Naperville Estate Planning Lawyer Discusses the Emerging Conflict Over Murderer’s Estate

Manson, Naperville estate planning attorneyLosing a loved one is always difficult, and it is not uncommon for disputes to arise over the recently deceased person’s estate. While most disputes are fairly minor and can be resolved amicably, others are more complex and require professional legal guidance. In my practice as an estate planning lawyer, I have helped all types of families embroiled in a variety of estate contests. It is with this experience that I have been following a story that has continued to make national headlines.

Infamous serial killer Charles Manson died in November of 2017, but his final affairs are far from being over. A battle has emerged over the control of his estate, which has surprised many. After all, who would want to be associated with a man who spent fifty years in prison for the most horrific crimes imaginable?

Competition Over Manson’s Estate and Publishing Rights

Three individuals are currently vying for control of Charles Manson’s estate and legacy. The first is a man who has spent years collecting Manson memorabilia and sending letters to the former cult leader. This penpal met with Manson 2002 and was allegedly named the executor of Manson’s will shortly thereafter. The alleged will gave the man control over Manson’s body upon his death and awarded the man Manson’s property – including the royalty rights to songs he wrote and image and publishing rights. The will also purportedly disinherited anyone claiming to be Manson’s biological child as well as his other living relatives.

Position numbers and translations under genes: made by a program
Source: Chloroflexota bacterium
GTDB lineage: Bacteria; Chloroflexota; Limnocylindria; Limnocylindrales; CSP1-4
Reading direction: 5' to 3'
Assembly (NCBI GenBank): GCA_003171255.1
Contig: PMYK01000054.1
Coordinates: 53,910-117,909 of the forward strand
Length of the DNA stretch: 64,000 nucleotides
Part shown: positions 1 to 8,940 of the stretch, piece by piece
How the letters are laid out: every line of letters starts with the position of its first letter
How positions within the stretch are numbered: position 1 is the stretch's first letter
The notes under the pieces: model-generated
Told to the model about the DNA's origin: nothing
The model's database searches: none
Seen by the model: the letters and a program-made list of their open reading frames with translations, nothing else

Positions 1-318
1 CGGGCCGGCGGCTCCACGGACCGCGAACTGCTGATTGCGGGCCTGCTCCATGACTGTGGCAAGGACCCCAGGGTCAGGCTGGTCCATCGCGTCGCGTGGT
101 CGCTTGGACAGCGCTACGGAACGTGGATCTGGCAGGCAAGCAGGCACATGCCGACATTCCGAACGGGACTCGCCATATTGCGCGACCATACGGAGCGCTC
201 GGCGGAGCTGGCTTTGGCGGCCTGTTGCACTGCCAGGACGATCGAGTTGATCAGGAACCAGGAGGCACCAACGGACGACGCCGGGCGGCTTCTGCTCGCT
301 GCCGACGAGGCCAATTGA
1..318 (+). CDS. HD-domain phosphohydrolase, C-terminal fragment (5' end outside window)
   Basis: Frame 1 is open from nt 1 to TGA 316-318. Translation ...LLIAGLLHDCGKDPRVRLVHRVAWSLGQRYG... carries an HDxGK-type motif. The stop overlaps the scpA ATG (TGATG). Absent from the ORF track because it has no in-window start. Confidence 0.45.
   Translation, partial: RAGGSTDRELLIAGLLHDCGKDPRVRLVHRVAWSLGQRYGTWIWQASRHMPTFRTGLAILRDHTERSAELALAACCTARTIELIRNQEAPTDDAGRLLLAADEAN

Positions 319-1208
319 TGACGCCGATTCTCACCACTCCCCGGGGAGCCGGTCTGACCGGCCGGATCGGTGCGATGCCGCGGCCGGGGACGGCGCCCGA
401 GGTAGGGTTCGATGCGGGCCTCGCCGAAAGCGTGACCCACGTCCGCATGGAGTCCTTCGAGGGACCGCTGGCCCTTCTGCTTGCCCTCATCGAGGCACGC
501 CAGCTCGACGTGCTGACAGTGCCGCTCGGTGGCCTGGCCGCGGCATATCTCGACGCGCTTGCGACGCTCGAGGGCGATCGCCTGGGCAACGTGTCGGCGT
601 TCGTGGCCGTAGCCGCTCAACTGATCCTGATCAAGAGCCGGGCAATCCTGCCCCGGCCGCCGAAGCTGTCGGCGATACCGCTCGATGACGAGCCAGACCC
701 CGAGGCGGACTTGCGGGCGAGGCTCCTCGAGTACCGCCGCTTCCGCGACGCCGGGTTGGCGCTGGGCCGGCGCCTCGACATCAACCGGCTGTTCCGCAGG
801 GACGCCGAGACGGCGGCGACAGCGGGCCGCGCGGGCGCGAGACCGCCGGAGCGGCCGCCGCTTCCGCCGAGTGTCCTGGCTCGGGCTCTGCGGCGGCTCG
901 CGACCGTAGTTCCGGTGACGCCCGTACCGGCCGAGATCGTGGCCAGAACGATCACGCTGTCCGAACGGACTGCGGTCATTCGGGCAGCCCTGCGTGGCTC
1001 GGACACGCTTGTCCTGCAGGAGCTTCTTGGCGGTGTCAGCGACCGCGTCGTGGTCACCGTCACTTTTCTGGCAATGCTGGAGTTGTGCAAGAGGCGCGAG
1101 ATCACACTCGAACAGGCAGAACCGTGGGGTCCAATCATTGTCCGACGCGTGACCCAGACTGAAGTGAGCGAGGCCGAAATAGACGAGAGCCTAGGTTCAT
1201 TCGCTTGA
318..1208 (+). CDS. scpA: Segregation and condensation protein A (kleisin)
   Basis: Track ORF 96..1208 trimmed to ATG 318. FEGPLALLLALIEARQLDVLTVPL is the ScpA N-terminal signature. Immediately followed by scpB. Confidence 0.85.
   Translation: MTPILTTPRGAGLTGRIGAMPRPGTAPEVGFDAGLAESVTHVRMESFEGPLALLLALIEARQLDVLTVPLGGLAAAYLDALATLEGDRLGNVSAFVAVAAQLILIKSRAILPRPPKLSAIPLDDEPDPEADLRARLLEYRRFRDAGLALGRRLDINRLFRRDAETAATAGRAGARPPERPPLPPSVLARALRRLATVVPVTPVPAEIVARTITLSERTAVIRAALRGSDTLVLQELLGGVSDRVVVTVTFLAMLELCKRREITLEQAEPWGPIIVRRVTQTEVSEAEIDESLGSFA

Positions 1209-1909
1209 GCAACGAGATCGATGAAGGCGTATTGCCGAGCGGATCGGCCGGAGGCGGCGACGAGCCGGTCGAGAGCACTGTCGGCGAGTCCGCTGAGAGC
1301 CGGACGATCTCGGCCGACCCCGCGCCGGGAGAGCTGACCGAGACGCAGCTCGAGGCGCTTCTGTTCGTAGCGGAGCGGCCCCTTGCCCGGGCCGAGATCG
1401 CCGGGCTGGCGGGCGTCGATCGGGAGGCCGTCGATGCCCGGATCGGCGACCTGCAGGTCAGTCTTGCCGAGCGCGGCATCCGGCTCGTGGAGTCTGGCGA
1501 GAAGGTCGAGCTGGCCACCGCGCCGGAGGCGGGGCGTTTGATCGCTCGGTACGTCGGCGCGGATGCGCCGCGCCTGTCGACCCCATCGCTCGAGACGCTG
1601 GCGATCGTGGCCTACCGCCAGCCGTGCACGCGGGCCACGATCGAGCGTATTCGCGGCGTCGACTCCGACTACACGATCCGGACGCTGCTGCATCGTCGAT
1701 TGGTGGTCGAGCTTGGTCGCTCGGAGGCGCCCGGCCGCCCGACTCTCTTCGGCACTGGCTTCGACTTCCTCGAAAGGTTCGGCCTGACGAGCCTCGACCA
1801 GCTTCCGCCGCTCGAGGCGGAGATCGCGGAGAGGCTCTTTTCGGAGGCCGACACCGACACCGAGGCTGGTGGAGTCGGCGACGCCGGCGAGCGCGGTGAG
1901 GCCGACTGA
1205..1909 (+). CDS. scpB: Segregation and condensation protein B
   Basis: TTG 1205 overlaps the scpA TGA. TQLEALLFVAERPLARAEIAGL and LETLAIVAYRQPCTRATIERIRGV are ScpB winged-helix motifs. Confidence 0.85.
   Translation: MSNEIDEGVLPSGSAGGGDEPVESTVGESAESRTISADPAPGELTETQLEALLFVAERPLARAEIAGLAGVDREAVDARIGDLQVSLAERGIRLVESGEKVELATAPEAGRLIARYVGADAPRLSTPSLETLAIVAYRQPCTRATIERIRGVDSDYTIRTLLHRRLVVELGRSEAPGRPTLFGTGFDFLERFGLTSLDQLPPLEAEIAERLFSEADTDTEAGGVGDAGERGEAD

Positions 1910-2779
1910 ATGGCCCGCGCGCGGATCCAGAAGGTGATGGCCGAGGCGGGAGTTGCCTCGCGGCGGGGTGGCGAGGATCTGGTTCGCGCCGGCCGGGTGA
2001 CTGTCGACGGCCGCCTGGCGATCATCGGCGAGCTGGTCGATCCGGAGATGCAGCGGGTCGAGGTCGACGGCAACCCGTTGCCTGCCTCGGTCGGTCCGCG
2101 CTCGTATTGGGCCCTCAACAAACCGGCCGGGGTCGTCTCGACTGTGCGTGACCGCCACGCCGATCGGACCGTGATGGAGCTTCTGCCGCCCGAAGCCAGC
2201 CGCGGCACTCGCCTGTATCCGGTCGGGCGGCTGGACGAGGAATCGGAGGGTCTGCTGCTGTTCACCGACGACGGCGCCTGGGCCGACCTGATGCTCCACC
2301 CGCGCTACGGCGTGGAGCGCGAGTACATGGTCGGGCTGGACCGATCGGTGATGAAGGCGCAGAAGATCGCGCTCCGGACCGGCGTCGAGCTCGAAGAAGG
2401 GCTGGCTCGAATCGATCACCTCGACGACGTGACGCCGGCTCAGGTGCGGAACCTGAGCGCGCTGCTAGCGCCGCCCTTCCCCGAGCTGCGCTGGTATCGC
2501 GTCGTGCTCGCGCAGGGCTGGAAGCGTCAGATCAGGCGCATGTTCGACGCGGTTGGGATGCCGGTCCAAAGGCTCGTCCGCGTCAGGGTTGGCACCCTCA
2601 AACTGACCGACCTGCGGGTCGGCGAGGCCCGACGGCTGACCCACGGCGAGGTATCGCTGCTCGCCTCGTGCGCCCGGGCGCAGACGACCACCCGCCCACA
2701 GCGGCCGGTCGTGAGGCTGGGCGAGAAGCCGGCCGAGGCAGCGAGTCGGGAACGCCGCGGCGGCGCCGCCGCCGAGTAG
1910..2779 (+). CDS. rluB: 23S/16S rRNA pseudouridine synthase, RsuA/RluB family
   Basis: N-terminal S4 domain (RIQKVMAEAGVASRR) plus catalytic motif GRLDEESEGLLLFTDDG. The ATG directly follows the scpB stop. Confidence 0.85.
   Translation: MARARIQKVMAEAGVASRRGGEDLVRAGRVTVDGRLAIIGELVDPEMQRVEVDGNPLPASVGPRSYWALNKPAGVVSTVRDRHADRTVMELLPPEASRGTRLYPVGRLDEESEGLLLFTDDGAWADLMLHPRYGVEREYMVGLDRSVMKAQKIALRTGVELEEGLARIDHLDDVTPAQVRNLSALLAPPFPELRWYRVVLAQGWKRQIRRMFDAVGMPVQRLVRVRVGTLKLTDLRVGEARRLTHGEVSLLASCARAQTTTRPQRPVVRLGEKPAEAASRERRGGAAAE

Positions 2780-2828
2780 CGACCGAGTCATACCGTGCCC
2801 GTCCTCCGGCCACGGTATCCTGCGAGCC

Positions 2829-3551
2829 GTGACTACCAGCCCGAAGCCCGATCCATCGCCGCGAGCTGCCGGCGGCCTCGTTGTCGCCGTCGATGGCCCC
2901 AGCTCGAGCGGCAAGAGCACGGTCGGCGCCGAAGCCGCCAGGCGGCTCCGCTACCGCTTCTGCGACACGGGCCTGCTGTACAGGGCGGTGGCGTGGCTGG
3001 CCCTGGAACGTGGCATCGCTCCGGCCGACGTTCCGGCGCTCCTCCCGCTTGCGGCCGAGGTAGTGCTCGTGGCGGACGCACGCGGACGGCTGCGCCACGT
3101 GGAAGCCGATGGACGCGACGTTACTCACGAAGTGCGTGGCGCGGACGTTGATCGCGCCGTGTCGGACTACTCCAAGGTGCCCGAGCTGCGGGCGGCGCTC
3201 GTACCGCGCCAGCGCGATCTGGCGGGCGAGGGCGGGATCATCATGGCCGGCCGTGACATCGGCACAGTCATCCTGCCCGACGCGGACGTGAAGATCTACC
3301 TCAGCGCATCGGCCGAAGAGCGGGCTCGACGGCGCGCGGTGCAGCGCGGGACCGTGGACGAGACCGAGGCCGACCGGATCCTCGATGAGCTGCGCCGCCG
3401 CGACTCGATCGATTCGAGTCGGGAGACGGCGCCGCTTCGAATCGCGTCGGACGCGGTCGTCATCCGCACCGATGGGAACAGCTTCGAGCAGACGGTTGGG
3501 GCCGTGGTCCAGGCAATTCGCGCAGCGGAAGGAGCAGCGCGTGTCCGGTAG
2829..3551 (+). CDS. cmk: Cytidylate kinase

The second man involved in this dispute is Charles Manson’s grandson. He and his attorney dispute the validity of the will signed in 2002. In California, two witnesses are required to sign a will, but this will only has one witness. One witness is acceptable if the witness was also a beneficiary, but that person is then required to convince the court that there was no duress, menace, fraud, or undue influence on the testator. Because Manson reportedly sent the will to his penpal unexpectedly, it is assumed that he was not there when Manson signed it. This could mean that the will is invalid.

A third individual is claiming he is a biological son of Manson, given up for adoption as an infant. He claims that he was named the sole beneficiary in a 2017 will and that another memorabilia collector was named as the executor of the will. Although this will has not yet surfaced, if valid, it will supersede the alleged 2002 will. If this happens, Manson’s body and whatever property, royalty, and image rights remain will be awarded to this alleged son. Until the competing claims can be confirmed or dismissed, Manson’s body and his estate are in limbo.

Call Us for Help

If you wish to create a will or have other estate planning questions, do not hesitate to contact one of our experienced Naperville estate planning attorneys for help. Call 630-756-1160 for a confidential consultation at The Gierach Law Firm today.